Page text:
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281 - 290 of 475 results for: all courses

LINGUIST 142: Heritage Languages (LINGUIST 242)

The linguistic and cultural properties of Heritage languages, which are partially acquired and supplanted by a dominant language in childhood. Topics: Syntactic, phonological and morphological properties of heritage languages, implications from experimental HL research for language universals, cultural vs. linguistic knowledge, the role of schooling in HL competence, influence of the dominant language on the HL, and pedagogical issues for HL learners in the classroom.
Terms: not given this year | Units: 3-4 | UG Reqs: GER:DB-SocSci | Grading: Letter or Credit/No Credit

MATSCI 159Q: Japanese Companies and Japanese Society (ENGR 159Q)

Preference to sophomores. The structure of a Japanese company from the point of view of Japanese society. Visiting researchers from Japanese companies give presentations on their research enterprise. The Japanese research ethic. The home campus equivalent of a Kyoto SCTI course.
Terms: Spr | Units: 3 | UG Reqs: GER:DB-SocSci | Grading: Letter (ABCD/NP)
Instructors: Sinclair, R. (PI)

NATIVEAM 139: American Indians in Contemporary Society (SOC 139, SOC 239)

(Graduate students register for 239.) The social position of American Indians in contemporary American society, 1890 to the present. The demographic resurgence of American Indians, changes in social and economic status, ethnic identification and political mobilization, and institutions such as tribal governments and the Bureau of Indian Affairs. Recommended: 138 or a course in American history.
Terms: Spr | Units: 4 | UG Reqs: GER:DB-SocSci, GER:EC-AmerCul | Grading: Letter (ABCD/NP)
Instructors: Snipp, C. (PI)

NATIVEAM 138: American Indians in Comparative Historical Perspective (SOC 138, SOC 238)

(Graduate students register for 238.) Demographic, political, and economic processes and events that shaped relations between Euro-Americans and American Indians, 1600-1890. How the intersection of these processes affected the outcome of conflicts between these two groups, and how this conflict was decisive in determining the social position of American Indians in the late 19th century and the evolution of the doctrine of tribal sovereignty.
Terms: not given this year | Units: 4 | UG Reqs: GER:DB-SocSci, GER:EC-AmerCul | Grading: Letter (ABCD/NP)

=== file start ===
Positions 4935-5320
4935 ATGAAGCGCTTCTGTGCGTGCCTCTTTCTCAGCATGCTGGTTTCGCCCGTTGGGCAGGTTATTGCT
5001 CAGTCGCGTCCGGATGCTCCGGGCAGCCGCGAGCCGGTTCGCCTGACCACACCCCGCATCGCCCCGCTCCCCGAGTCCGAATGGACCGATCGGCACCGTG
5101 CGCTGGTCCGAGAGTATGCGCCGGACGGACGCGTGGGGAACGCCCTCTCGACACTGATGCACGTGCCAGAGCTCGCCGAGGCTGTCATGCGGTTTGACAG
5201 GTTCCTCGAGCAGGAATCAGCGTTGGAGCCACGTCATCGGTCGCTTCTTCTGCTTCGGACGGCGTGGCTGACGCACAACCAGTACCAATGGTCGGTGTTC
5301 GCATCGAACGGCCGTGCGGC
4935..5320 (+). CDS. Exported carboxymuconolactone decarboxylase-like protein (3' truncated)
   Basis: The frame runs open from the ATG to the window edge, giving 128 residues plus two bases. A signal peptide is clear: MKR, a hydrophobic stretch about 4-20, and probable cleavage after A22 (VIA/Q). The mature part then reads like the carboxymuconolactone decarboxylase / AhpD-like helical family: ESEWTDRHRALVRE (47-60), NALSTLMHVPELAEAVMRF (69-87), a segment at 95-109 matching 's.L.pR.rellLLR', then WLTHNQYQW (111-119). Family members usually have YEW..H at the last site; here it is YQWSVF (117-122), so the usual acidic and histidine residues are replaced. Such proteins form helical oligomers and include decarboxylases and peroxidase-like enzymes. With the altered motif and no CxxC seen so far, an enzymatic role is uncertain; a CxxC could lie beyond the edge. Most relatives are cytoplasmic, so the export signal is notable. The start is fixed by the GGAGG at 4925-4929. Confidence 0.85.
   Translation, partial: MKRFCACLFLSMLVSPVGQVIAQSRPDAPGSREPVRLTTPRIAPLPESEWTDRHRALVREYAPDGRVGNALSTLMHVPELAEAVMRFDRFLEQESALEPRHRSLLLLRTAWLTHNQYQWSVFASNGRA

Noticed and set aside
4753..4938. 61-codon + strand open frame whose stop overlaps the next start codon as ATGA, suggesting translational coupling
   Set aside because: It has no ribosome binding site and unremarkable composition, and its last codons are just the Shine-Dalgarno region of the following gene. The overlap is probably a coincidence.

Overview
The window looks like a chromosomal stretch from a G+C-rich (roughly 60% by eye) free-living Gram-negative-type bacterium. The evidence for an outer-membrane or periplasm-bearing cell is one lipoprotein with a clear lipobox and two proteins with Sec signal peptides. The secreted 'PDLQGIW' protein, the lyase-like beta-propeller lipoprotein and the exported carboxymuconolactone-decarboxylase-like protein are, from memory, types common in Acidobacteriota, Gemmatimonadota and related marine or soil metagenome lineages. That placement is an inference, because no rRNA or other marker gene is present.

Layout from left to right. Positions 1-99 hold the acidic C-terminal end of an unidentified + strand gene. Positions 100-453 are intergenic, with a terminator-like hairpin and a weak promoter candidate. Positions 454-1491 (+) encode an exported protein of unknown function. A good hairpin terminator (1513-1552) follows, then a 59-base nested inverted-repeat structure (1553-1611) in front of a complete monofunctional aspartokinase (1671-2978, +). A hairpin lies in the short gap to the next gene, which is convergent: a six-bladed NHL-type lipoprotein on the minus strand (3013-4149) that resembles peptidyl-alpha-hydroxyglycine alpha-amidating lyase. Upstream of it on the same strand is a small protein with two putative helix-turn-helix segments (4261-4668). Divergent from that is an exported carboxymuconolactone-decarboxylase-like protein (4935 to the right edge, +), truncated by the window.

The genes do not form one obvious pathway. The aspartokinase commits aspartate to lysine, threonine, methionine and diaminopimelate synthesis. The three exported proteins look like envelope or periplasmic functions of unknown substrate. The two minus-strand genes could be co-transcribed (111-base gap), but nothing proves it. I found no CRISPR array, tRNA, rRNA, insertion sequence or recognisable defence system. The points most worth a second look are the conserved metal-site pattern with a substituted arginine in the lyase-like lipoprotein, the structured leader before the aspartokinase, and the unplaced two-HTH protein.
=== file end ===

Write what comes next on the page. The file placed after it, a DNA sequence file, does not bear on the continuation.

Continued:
OSPAUSTL 40: Australian Studies

Introduction to Australian society, history, culture, politics, and identity. Social and cultural framework and working understanding of Australia in relationship to the focus on coastal environment in other program courses. Field trips.
Terms: Aut | Units: 3 | UG Reqs: GER:DB-SocSci, GER:EC-GlobalCom, WAY-ED, WAY-SI | Grading: Letter (ABCD/NP)

OSPBEIJ 20: Communication, Culture, and Society: The Chinese Way

How people communicate, what they achieve through their communications, and the social and cultural consequences of these communicative behaviors. Focus on the interactive relationship between communication, culture and society in China. How communication habits are influenced by the individual¿s culture and how communication acts help to change and transform the society in which we live.
Terms: Spr | Units: 4 | UG Reqs: GER:DB-SocSci, GER:EC-GlobalCom, WAY-SI | Grading: Letter (ABCD/NP)

OSPBEIJ 24: China's Economic Development

Historical stages, economic and political rationale, and effectiveness of the economic policies and institutional changes that have shaped China¿s economic emergence. China as case study for understanding how institutions and institutional change affect economic and social development. Guest speakers; field study; trip to rural areas.
Terms: Aut | Units: 5 | UG Reqs: GER:DB-SocSci | Grading: Letter or Credit/No Credit
Instructors: Rozelle, S. (PI)

OSPBEIJ 42: Chinese Media Studies

Fundamental changes in Chinese media. Issues such as: how Chinese media emerge and evolve against the background of modern Chinese history; how they interact with government, sponsors, receivers, and other social institutions; and implications for Chinese social development.
Terms: not given this year | Units: 4 | UG Reqs: GER:DB-SocSci, GER:EC-GlobalCom | Grading: Letter (ABCD/NP)

OSPBEIJ 67: China-Africa and Middle East Relations

China¿s relations with the outside world, with a focus on Africa and the Middle East. Historically contextualized relations; evolution of relations within the international climate during different periods, especially in the present; impact of geopolitical and geoeconomic relations on the existing international order.
Terms: Aut | Units: 4 | UG Reqs: GER:DB-SocSci, GER:EC-GlobalCom, WAY-ED | Grading: Letter (ABCD/NP)

OSPBER 15: Shifting Alliances? The European Union and the U.S.

The development of European integration, a model for global security and peace, and a possible replacement for the U.S. position as unilateral superpower. Competing arguments about the state of transatlantic relations.
Terms: Aut | Units: 4-5 | UG Reqs: GER:DB-SocSci, GER:EC-GlobalCom, WAY-SI | Grading: Letter (ABCD/NP)
Instructors: Bruckner, U. (PI)
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